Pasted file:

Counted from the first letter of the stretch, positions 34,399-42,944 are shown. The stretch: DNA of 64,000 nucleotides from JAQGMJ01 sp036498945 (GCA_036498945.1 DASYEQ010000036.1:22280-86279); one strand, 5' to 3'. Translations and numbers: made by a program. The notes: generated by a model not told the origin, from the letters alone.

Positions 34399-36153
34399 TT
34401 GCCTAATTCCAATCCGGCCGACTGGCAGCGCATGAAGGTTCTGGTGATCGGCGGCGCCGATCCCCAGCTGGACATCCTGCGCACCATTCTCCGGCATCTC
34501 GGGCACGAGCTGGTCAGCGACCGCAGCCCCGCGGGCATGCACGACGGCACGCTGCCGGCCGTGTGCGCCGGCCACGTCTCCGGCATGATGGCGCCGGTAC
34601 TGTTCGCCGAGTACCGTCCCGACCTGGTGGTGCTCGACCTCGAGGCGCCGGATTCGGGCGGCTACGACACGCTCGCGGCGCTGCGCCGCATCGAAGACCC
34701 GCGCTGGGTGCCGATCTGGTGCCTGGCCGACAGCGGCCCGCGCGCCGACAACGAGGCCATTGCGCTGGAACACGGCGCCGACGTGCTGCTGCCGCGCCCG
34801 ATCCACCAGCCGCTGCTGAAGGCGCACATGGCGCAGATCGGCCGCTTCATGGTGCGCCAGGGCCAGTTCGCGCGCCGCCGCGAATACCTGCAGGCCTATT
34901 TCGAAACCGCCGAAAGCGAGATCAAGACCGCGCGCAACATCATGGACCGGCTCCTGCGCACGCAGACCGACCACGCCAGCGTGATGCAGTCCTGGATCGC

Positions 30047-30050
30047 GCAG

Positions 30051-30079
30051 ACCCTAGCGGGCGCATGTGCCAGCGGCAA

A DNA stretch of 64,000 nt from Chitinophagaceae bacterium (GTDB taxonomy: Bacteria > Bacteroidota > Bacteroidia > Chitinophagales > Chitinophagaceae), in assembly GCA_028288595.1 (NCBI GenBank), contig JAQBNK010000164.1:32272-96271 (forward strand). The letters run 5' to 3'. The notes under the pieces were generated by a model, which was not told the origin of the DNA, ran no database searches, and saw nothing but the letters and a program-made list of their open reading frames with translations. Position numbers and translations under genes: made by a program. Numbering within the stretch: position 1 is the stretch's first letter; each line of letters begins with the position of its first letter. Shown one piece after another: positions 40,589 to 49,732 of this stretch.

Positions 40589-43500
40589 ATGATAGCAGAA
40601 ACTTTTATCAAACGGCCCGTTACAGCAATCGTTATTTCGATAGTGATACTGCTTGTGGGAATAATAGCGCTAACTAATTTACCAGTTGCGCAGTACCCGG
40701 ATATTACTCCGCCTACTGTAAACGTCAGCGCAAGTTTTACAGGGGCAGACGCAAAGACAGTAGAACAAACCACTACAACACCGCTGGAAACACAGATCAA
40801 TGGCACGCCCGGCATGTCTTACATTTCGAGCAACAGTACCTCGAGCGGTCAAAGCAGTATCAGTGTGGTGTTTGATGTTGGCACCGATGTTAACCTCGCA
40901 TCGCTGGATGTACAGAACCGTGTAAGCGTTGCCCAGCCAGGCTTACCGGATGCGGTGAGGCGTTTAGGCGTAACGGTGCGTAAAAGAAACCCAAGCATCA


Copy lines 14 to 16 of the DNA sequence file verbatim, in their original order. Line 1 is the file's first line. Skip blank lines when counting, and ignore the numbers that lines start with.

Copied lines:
A DNA stretch of 64,000 nt from Chitinophagaceae bacterium (GTDB taxonomy: Bacteria > Bacteroidota > Bacteroidia > Chitinophagales > Chitinophagaceae), in assembly GCA_028288595.1 (NCBI GenBank), contig JAQBNK010000164.1:32272-96271 (forward strand). The letters run 5' to 3'. The notes under the pieces were generated by a model, which was not told the origin of the DNA, ran no database searches, and saw nothing but the letters and a program-made list of their open reading frames with translations. Position numbers and translations under genes: made by a program. Numbering within the stretch: position 1 is the stretch's first letter; each line of letters begins with the position of its first letter. Shown one piece after another: positions 40,589 to 49,732 of this stretch.

Positions 40589-43500
40589 ATGATAGCAGAA